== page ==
Re: [gnso-vi-feb10] VI - An RSP Question..
- To: <ebw@xxxxxxxxxxxxxxxxxxxx>
- Subject: Re: [gnso-vi-feb10] VI - An RSP Question..
- From: "Hammock, Statton" <shammock@xxxxxxxxxxxxxxxxxxxx>
- Date: Fri, 14 May 2010 16:41:23 -0400
I may need some time to process this explanation, but I do appreciate the
lesson on CORE structures and affiliations.
Sr. Director, Law, Policy & Business Affairs
----- Original Message -----
From: Eric Brunner-Williams <ebw@xxxxxxxxxxxxxxxxxxxx>
To: Hammock, Statton
Cc: Gnso-vi-feb10@xxxxxxxxx <Gnso-vi-feb10@xxxxxxxxx>
Sent: Fri May 14 16:31:05 2010
Subject: Re: [gnso-vi-feb10] VI - An RSP Question..
There are three distinct sets of interests.
1. CORE the IAHC-MOU formed entity, with the interest in the increase
of the number of TLDs which are informed by RFC 1591, section 3,
subsections 2 and 3 -- the "duty" language. May and June 1997, and
2. CORE the ICANN accredited registrar, with the interest of selling
COM, NET and ORG, prior to 2001, extended by most of the subsequent
new gTLD startups, with the exceptions of .aero, .cat, and .museum.
April 21, 1999, and continuous.
3. CORE the registry services provider, initially for .aero, later for
.museum and .cat. December, 2000, and continuous.
For simplicity, these are CORE-RO, CORE-RR, and CORE-RSP, and as my
first note "Agenda item offer" pointed out, the November 1998 IETF
draft by Kent Crispin, Dave Crocker, Roberto Gaetano and Sylvan
Langenbach for a Shared Registry System Protocol (SRSP) envisioned
that even within a single name space, multiple RSPs could exist,
distinct from the RO relationship with the IANA, modernly a contract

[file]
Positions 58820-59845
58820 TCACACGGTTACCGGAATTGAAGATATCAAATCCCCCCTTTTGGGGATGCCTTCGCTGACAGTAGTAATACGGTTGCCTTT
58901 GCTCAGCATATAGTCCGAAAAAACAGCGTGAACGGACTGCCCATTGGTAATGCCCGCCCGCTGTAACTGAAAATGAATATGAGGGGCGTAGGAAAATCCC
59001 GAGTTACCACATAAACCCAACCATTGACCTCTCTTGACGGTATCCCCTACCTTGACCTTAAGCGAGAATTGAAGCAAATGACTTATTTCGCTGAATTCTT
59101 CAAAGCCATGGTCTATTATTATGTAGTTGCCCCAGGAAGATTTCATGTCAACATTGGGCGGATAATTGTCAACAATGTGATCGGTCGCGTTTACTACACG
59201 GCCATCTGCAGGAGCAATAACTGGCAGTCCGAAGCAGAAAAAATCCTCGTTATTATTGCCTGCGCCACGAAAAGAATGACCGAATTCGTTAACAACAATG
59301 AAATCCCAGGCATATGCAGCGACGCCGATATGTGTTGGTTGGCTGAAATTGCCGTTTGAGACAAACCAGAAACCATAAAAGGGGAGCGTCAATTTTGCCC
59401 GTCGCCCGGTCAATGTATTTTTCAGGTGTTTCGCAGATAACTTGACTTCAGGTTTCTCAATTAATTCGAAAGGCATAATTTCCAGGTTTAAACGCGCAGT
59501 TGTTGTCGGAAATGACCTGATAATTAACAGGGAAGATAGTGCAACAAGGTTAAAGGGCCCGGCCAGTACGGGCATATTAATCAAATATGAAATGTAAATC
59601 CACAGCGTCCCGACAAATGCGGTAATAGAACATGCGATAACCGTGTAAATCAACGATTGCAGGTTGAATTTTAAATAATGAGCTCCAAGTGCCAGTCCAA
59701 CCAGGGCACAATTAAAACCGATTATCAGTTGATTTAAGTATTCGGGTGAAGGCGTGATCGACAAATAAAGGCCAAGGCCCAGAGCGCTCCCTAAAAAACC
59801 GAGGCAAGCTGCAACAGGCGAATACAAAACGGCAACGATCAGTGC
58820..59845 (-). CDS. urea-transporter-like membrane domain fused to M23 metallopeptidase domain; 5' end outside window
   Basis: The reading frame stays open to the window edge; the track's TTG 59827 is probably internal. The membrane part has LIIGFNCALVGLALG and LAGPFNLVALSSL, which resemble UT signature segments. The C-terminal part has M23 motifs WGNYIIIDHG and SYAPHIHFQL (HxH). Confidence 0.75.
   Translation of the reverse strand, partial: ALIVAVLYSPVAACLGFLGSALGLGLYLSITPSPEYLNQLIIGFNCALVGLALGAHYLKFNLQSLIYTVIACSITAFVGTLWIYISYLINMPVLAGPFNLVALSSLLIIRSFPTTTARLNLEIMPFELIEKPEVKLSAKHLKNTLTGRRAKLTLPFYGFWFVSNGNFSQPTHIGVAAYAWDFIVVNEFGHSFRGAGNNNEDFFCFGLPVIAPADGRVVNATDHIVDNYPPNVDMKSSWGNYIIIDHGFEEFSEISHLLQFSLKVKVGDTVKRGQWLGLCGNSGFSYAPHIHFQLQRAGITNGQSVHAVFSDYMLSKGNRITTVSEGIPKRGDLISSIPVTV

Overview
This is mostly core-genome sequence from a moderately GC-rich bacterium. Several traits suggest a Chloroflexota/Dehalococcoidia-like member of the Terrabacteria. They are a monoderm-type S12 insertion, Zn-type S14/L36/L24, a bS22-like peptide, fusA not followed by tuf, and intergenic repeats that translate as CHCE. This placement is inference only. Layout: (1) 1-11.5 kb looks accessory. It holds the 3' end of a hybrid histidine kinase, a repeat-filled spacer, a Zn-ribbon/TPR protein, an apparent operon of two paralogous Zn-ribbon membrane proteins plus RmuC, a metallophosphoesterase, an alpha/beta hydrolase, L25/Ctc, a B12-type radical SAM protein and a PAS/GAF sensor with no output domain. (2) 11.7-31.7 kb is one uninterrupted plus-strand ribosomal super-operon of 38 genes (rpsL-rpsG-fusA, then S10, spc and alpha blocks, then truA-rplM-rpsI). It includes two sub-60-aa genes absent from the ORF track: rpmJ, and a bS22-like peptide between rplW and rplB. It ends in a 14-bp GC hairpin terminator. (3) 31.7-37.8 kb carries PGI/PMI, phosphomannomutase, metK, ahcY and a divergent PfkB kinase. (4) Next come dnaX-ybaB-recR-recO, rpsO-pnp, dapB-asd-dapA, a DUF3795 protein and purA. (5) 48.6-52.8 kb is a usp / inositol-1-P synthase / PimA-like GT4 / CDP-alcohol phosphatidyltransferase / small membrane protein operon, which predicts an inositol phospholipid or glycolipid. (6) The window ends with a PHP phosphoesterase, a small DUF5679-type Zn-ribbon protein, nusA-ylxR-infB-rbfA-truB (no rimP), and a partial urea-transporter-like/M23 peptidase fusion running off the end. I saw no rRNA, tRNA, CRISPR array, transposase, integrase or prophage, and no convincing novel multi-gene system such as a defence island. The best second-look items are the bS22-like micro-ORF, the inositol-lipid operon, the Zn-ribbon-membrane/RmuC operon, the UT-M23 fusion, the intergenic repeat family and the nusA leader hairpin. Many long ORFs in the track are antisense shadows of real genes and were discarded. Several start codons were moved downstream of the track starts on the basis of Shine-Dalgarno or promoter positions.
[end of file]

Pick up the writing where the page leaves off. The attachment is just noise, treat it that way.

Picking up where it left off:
with ICANN. The idea of a "competitive registrar" is actually predated
by the idea of a "competitive registry services provider", for any
given registry operator.
You ask: As a back-end registry provider, why would CORE advocate for
greater restriction on CORE's ability to contract with another party,
such as a registry operator or registrar?
A. CORE's RR interests are adequately addressed by the existing gTLD
registries, minus .museum and .cat, and some ccTLD registries. We
expect that CORE will not be the only source of applications in the
new gTLD round, there may be one or two others. The "registrar"
interest does not need access to every new inventory to make
reasonable ROI for CORE's members.
Here we've 60 or so competitors.
B. CORE's RSP interests are in the growth of its partner or client
RO's registry, which does not exist for the benefit of CORE as a
registrar. If CORE placed its registrar interest ahead of its partner
or client's own interests as an RO, the RO would reasonably seek an
alternate RSP vendor. This wasn't the case with SITA's change of RSP
vendor, but it general, the rule is make the client or partner happy,
don't try and own the client or partner.
Here we've 3 competitors: the RSP that operates com/net/name, the RSP
that operates org/info and the RSP that operates biz.
C. CORE's RO intrests are probably quite similar to every other
would-be RO. Lots of happy registrars is a lot more important than
CORE as a registrar, see also A above.
We think the restriction results in a more predictable set of
relations and expectations in a market that is necessarily
multi-actor, international, and in transition from monopoly to
Thank you for an interesting question.